If nothing else, try to laugh more often—go to comedy shows, take occasional breaks at work to watch silly videos on YouTube, or spend time with people who make you smile. “Laughter helps decrease blood pressure, reduce blood sugars, dull pain, and lower stress, all of which can make your body healthier,” says Elizabeth Lombardo, PhD, psychologist and author of Better than Perfect: 7 Strategies to Crush Your Inner Critic and Create a Life You Love.

Be social

Going to the movies or out for coffee with friends may help all of you grow old together. An analysis by Brigham Young University looked at data from 148 studies and found a clear connection between social ties and lifespan. “People with stronger social relationships have a 50% greater chance of continued living as compared to those with weaker relationships,” says Lombardo. “Loneliness can also compromise your immune system, making it harder to fight off disease.”

HEALTH.COM: 12 Worst Habits for Your Mental Health

Go nuts

Snack on cashews, sprinkle chopped walnuts on your salad, stir almonds into your yogurt—however you eat them, it may be helpful. People who ate nuts several times a week had a reduced mortality risk compared with those who ate nuts less frequently (or at all), according to a 2013 New England Journal of Medicine study.

Nuts are high in antioxidants, fiber, and unsaturated fatty acids, and they help lower your risk of heart disease. “They are known to possibly improve certain risk factors for diabetes as well,” says Keri Gans, RD, a New York-based nutrition consultant. As a healthy but high-calorie snack, limit portion sizes to 1 ounce, or about 20 nuts.

Find your purpose

Regardless of your age, finding purpose in life may help you live long enough to make a difference. In a study of 6,000 people, researchers at the University of Rochester Medical Center in Rochester, New York found that people who had a greater sense of purpose were less likely to die during the 14-year study than those who were less focused on a goal. “People who have a sense of purpose in their lives may be more likely to take steps to be healthier,” says Lombardo. To develop a sense of purpose, focus on the positive impact you are making at work or at home instead of getting caught up with every little detail being perfect, she suggests.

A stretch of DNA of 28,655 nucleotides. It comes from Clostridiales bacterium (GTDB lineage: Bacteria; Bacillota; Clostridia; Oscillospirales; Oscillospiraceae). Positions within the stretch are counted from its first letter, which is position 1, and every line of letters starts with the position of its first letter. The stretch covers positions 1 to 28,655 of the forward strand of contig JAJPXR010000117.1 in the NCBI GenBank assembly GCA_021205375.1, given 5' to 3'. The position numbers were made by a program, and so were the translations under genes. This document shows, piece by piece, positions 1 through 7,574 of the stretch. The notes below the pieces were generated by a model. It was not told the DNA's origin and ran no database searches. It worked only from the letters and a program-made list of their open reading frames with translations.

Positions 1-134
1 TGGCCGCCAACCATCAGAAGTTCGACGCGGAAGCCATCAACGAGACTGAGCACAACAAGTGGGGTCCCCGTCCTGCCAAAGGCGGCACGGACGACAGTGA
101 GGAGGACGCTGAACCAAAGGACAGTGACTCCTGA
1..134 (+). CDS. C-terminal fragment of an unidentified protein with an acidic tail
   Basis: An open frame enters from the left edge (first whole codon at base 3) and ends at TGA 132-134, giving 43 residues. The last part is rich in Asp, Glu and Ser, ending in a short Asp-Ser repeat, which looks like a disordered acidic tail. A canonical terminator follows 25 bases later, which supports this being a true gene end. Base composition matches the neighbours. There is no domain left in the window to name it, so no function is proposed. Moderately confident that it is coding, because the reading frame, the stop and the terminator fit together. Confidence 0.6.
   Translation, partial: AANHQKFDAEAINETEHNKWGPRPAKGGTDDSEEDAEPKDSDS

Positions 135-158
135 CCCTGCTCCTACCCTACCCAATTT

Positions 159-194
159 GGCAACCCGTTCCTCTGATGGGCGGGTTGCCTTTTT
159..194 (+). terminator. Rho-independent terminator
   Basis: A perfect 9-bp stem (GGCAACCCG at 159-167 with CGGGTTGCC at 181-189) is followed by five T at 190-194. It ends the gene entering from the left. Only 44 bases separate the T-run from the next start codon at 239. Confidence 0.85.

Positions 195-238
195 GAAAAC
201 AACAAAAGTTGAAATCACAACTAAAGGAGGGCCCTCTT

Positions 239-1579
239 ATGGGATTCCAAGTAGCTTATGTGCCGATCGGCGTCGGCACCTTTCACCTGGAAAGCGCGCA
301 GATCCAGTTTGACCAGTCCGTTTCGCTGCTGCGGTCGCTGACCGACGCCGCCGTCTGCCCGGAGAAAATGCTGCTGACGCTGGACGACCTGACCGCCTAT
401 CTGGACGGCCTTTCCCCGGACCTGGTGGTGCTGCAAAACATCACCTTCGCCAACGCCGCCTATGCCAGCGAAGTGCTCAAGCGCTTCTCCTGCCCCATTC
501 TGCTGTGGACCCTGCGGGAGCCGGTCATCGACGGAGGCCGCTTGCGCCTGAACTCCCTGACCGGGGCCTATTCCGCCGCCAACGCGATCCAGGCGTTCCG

Start your mornings with coffee

Sipping a mug of coffee not only jumpstarts your day, but your longevity as well. Studies show coffee reduces the risk of a number of chronic diseases. “Drinking coffee may decrease your risk for diabetes, cardiovascular disease, and Alzheimer’s disease,” says Gans. Just go easy: too much caffeine can trigger anxiety and insomnia, or interfere with calcium absorption. And hold the whipped toppings like syrups and cream to avoid canceling out the health benefits.

Snooze soundly

Quality of sleep also plays in role in how long you may live. Multiple studies have linked sleep deprivation with an increased risk of death, and other research has shown that a lack of shuteye may raise risk of type 2 diabetes. “Some people may need more or less sleep than others, but research suggests that seven hours is probably enough,” says Goedereis. To sleep soundly, establish a nighttime routine and stick to a schedule, even on weekends.

See the glass as half full

An Illinois study found clear evidence that happy people experience better health and live longer than their unhappy peers. “Depression, pessimism, and stress predict shorter lifespans,” says Lombardo. “These mental states tend to cause a stress reaction within the body, which can weaken the immune system. Happiness, on the other hand, tends to result in less stress hormones.” Take time to experience gratitude every day. “It’s one of the quickest and longest-lasting ways to boost happiness,” she adds.

Ditch soda